All of the political mudslinging leading up to Thursday’s primary win by Maura Hennigan, the clerk of the criminal division of Suffolk Superior Court, clarified only one thing: Her position — and related administrative jobs in counties across the state — should be appointed.
To protect the judicial process against the vagaries of public opinion, Massachusetts rejects the election of judges. Judicial independence is seen as key in making decisions that affect a defendant’s life and liberty. Yet judges and administrators of the Trial Court aren’t deemed fit to appoint the superior court clerks who preserve their files and oversee court fees.
An outmoded amendment to the state constitution mandates the election of superior court clerks, as well as registers of probate. But these posts are managerial in nature. Judges and court administrators are in the best positions to assess candidates for these jobs.
Voters, meanwhile, often have little to go on when voting on candidates for these positions — which, in practice, often become flypaper for political hangers-on.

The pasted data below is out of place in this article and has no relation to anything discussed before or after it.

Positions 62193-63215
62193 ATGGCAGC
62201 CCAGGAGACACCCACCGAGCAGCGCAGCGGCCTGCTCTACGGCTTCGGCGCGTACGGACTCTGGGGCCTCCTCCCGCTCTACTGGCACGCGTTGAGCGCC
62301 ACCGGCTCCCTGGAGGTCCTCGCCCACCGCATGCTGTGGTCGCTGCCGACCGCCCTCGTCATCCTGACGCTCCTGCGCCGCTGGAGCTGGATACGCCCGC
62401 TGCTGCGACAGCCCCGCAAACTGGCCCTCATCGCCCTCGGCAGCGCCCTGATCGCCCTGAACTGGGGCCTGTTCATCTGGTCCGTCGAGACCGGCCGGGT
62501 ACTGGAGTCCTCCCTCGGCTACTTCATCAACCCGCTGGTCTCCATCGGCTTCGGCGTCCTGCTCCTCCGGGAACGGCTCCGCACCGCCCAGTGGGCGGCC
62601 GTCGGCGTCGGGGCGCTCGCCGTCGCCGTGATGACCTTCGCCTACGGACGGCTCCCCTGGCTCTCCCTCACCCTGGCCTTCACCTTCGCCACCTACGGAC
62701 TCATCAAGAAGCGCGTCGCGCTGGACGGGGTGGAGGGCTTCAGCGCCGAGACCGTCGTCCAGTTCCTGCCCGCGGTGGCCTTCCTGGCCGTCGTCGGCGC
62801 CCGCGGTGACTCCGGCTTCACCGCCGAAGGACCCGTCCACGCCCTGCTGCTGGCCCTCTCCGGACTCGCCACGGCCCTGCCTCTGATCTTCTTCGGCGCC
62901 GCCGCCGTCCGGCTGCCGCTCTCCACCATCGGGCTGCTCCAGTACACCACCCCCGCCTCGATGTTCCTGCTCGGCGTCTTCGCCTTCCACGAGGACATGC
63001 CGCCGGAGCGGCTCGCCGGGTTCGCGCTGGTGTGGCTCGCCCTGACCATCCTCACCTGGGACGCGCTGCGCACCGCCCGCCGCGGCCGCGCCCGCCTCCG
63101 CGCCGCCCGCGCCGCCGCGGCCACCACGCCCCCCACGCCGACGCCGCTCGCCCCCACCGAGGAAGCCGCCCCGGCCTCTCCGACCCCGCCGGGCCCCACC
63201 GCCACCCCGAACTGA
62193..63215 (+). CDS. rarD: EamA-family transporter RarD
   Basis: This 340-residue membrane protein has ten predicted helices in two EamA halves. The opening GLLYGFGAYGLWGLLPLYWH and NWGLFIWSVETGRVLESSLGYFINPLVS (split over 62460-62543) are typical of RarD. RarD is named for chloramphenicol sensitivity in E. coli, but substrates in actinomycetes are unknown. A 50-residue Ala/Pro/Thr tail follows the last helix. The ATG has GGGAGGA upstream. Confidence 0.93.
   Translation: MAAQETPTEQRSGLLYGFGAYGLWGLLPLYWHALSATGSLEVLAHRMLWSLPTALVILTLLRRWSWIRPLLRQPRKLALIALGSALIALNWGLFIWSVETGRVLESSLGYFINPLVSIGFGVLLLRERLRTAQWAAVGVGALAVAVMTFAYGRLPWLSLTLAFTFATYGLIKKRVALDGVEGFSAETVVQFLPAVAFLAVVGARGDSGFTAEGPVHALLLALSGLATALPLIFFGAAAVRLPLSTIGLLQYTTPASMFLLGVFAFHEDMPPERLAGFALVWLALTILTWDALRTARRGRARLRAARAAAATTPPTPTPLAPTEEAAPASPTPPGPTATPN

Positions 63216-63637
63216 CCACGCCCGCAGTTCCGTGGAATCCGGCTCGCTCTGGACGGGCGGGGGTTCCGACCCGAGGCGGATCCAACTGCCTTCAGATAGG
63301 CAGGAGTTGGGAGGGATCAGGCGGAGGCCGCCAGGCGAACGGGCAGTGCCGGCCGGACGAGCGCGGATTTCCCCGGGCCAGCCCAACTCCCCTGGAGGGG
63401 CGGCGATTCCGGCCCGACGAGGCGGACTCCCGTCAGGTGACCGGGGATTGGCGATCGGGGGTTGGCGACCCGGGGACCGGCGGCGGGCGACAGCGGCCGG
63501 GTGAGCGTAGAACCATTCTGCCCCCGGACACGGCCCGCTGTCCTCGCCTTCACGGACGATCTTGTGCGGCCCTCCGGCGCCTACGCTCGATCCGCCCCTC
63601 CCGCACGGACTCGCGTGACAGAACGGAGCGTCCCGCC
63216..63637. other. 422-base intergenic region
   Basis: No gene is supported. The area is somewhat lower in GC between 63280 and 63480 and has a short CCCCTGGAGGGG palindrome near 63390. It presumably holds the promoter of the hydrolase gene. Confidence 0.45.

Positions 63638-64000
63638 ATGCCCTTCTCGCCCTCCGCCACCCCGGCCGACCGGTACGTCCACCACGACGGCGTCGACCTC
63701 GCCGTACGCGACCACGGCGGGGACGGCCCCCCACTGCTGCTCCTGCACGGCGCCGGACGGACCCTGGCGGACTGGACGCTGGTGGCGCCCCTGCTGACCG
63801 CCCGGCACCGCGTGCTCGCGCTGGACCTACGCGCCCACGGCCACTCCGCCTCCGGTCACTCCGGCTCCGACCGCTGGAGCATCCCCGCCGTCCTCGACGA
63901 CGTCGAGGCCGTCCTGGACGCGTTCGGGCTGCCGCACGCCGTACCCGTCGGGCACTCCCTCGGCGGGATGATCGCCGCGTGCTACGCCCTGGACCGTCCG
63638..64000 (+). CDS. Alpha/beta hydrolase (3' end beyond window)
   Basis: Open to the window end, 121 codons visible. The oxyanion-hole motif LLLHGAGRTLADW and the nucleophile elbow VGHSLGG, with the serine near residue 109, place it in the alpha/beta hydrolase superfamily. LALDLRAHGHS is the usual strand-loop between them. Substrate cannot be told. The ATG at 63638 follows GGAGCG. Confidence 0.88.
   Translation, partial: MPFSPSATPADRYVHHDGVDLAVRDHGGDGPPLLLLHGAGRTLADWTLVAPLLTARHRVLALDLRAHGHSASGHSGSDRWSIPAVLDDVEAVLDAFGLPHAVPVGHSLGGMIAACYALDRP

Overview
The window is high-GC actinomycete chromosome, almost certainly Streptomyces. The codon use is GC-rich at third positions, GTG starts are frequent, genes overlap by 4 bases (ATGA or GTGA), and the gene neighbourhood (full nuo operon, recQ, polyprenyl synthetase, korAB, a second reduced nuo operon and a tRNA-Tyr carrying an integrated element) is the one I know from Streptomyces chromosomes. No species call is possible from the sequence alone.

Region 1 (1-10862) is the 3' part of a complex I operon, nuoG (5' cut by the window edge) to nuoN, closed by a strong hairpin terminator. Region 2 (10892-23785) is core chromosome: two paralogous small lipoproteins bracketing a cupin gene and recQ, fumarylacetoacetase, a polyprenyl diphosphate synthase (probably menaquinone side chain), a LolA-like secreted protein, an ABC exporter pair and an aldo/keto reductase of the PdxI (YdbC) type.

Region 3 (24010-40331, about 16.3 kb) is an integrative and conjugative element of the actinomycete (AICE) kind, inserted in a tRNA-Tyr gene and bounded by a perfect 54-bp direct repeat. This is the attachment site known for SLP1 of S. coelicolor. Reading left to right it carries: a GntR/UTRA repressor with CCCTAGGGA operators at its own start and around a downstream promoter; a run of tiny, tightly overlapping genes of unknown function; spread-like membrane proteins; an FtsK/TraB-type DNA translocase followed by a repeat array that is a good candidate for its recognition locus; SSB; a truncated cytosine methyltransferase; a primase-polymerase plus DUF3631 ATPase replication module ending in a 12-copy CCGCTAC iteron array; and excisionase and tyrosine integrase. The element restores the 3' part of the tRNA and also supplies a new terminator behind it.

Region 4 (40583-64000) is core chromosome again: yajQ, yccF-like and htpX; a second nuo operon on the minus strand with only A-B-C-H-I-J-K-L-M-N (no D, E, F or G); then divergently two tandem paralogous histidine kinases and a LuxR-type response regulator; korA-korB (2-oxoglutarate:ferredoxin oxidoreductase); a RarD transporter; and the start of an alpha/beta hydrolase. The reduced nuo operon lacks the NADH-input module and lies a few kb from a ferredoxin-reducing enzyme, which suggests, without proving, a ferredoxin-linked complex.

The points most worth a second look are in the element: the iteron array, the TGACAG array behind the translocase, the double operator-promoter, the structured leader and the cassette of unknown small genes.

In Suffolk County, Hennigan, a former Boston city councilor, was fined after the revelation that her staffers were working on her reelection campaign during the workday. She countered that her opponent, Robert Dello Russo Sr., had accepted campaign donations from convicted criminals. It was a sordid race. But even in quieter counties, the public should be asking why judges in any of the 14 superior courts should be denied the ability to hire, evaluate, and fire their clerks.
Eliminating the elected clerk’s position would require a change to the state’s constitution. And that would require two majority votes in consecutive constitutional conventions of the Legislature followed by a public ballot question, according to the secretary of state’s office. It’s a high bar. But eliminating these political sinecures should be attainable if the public is serious about well-administered courts.